A formula parse error occurs when Google Sheets cannot interpret your formula. Hence, it flashes an error message. There are different types of formula parse errors. In this guide, you will learn about each formula parse error, why they happen and how to fix formula parse errors in Google Sheets.

## #ERROR! Error

This error is specifically for Google Sheets – you would not see this error in Microsoft Excel. It occurs because Google Sheets cannot interpret the formula. Usually, this happens when you have an extra or missing operator in the formula like parentheses, colon, or semicolon.

As you can see, forgetting to include the colon sign while defining a range inside the formula returned a #ERROR! Error.

#### How to fix the #ERROR! error?

Use the same number of brackets in the opening and closing. Ensure that you are following the Google Sheets formula syntax. Check if you’re missing out on any operators in your formula.

## #N/A Error

N/A stands for “not available”. The #N/A error message means a value is unavailable for the formula to work upon. Simply put, the formula cannot find what it is looking for. This error is often encountered while using a lookup function like VLOOKUP.

As you can see, the VLOOKUP returned a #N/A error in the example. This is because the word “Poland” was not available in the selected range.

#### To fix the #NA error:

We can add the missing value in the range to rectify this error. Or, we can use the IFERROR function, which will display a custom message if we encounter the error. The syntax of the IFERROR function is:

`=IFERROR(value, [value_if_error])`

Input Arguments:

**value**= original formula**value_if_error**= value to display if there is an error

In our case, we can replace the existing formula with this:

`=IFERROR(VLOOKUP(D2,A2:B7,2,0),"Not Available")`

## There was a problem Popup Error

The popup problem occurs when there is something wrong with the formula. Usually, it means that there is an unwanted character in the formula.

#### To fix the Popup error:

Double-check the formula before pressing the **Enter** key. Make sure the formula is free of unwanted characters or unwanted referenced cells. Once you fix the typing error, the formula should work fine.

## #DIV/0! error

DIV stands for “division.” It occurs if you try to divide by 0.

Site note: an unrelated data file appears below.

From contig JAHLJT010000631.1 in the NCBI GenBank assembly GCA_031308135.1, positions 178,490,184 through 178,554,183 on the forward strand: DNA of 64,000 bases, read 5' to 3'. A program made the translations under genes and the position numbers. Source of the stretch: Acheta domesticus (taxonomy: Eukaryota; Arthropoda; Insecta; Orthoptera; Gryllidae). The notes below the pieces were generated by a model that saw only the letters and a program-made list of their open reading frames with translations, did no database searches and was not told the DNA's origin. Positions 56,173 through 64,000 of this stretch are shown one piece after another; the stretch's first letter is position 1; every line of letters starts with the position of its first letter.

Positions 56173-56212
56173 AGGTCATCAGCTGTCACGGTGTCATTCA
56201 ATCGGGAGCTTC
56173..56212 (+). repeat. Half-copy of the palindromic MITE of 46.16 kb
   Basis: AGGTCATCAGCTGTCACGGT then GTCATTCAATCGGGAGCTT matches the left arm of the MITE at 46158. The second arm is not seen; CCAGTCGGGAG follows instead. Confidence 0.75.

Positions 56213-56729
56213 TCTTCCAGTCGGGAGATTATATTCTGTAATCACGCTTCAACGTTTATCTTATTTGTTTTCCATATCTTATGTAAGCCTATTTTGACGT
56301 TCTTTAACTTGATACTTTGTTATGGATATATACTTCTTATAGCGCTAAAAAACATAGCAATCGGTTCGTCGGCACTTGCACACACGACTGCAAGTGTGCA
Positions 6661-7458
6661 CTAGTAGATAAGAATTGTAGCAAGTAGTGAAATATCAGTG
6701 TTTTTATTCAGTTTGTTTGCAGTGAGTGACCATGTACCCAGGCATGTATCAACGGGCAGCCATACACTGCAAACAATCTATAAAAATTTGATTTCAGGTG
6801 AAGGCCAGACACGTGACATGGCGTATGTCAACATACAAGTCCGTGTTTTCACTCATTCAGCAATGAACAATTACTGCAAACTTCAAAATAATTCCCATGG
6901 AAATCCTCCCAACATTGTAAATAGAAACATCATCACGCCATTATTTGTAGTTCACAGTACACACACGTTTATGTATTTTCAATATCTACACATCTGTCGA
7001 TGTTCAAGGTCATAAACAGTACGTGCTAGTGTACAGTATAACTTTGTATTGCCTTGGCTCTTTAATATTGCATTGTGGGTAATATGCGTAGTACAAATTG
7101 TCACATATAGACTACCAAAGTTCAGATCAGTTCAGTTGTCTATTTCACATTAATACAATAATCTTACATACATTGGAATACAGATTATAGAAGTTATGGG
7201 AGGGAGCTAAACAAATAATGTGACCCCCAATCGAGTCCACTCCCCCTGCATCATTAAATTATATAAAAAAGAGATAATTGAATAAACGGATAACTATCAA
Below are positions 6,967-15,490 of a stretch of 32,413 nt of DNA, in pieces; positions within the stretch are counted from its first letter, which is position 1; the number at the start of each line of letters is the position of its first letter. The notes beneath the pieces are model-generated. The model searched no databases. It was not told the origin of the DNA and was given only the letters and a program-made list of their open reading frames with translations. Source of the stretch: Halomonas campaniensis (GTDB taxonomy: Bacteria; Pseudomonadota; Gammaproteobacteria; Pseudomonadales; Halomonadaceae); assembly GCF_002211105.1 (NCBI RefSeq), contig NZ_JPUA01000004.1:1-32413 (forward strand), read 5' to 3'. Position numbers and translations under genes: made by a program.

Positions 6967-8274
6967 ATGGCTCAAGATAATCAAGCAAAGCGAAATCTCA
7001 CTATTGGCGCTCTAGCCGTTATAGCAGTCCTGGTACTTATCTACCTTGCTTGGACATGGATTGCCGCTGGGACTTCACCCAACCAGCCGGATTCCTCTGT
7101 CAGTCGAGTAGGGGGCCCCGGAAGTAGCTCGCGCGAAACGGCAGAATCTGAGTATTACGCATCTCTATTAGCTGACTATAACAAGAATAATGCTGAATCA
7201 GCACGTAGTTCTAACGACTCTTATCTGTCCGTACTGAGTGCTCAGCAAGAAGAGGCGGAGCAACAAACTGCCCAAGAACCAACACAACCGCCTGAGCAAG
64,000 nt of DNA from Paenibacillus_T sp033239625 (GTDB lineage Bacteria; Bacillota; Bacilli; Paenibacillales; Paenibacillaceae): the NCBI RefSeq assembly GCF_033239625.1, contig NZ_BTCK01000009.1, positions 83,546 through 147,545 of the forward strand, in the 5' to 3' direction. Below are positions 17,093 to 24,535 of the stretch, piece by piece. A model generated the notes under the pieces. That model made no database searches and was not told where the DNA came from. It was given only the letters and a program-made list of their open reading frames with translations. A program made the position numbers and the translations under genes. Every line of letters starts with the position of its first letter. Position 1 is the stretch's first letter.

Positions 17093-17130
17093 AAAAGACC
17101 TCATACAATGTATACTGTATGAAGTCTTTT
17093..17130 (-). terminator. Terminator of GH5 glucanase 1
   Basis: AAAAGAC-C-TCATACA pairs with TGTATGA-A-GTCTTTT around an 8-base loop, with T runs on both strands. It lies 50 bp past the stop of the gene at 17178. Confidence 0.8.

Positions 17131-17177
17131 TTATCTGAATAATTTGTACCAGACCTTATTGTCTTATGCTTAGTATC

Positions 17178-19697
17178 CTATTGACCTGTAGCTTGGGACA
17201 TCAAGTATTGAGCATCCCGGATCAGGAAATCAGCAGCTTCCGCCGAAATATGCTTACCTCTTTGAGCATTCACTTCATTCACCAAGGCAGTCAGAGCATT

You can also encounter this error if you divide by a blank cell.

#### To fix the #DIV/0! error:

Make sure that the denominator is not a ‘0’.

## #REF! Error

You will encounter this error called the Reference Error when your formula has an invalid reference. Usually, this pops up when you intentionally or accidentally delete rows, columns, or sheets referenced in other cells.

In this example, we add two numbers from cells A1 & B1 and return their sum in cell C1.

If we delete column A, the reference will disrupt the formula and result in a #REF! Error.

You can also encounter this error when the formula refers to itself. It is known as **Circular Dependency**.

As you can see, the formula uses the range from A1 to D1. But, D1 is the formula’s cell.

#### How to fix #REF! error:

For deleted references, replace the #REF! inside the formula with the correct reference. For circular dependencies, ensure that the formula cell is not within the referenced range.

## #VALUE! Error

#VALUE! Error occurs when the formula expects a particular data type but receives different input.

For instance, if you multiply a number with an alphabet, you will encounter this error.

#### Fix #VALUE! error:

As the error message suggests, review the formula itself. Ensure every input into the formula is of the correct data type. In my case, I will change the value “Ten” to 10.

### #NAME? Error

#NAME? error occurs when there is a problem in the formula’s syntax. Usually, it happens when you misspell the name of the functions.

It also occurs when you use an incorrectly named range or misspell the named range. For example, I have two named ranges, “Fruit” and “Colour,” at cells A2 and B2, respectively. If I misspell any of the two ranges, #NAME? Error will pop up.

#### How to fix #NAME? error:

To fix this error, ensure that the syntax used in the formulas or ranges is correctly spelled. You can also check whether the string values used are within the quotation or not.

## #NUM! Error

NUM stands for “numerical.” It occurs when the numeric value entered is not valid. The square root of a negative number is invalid, hence the error.

It can also occur if you try and calculate a large value, exceeding the limit.

#### Fix #NUM! error:

Double-check all the parameters used in your formula and ensure they are acceptable for the function. In my case, I need to calculate the square root of a positive number.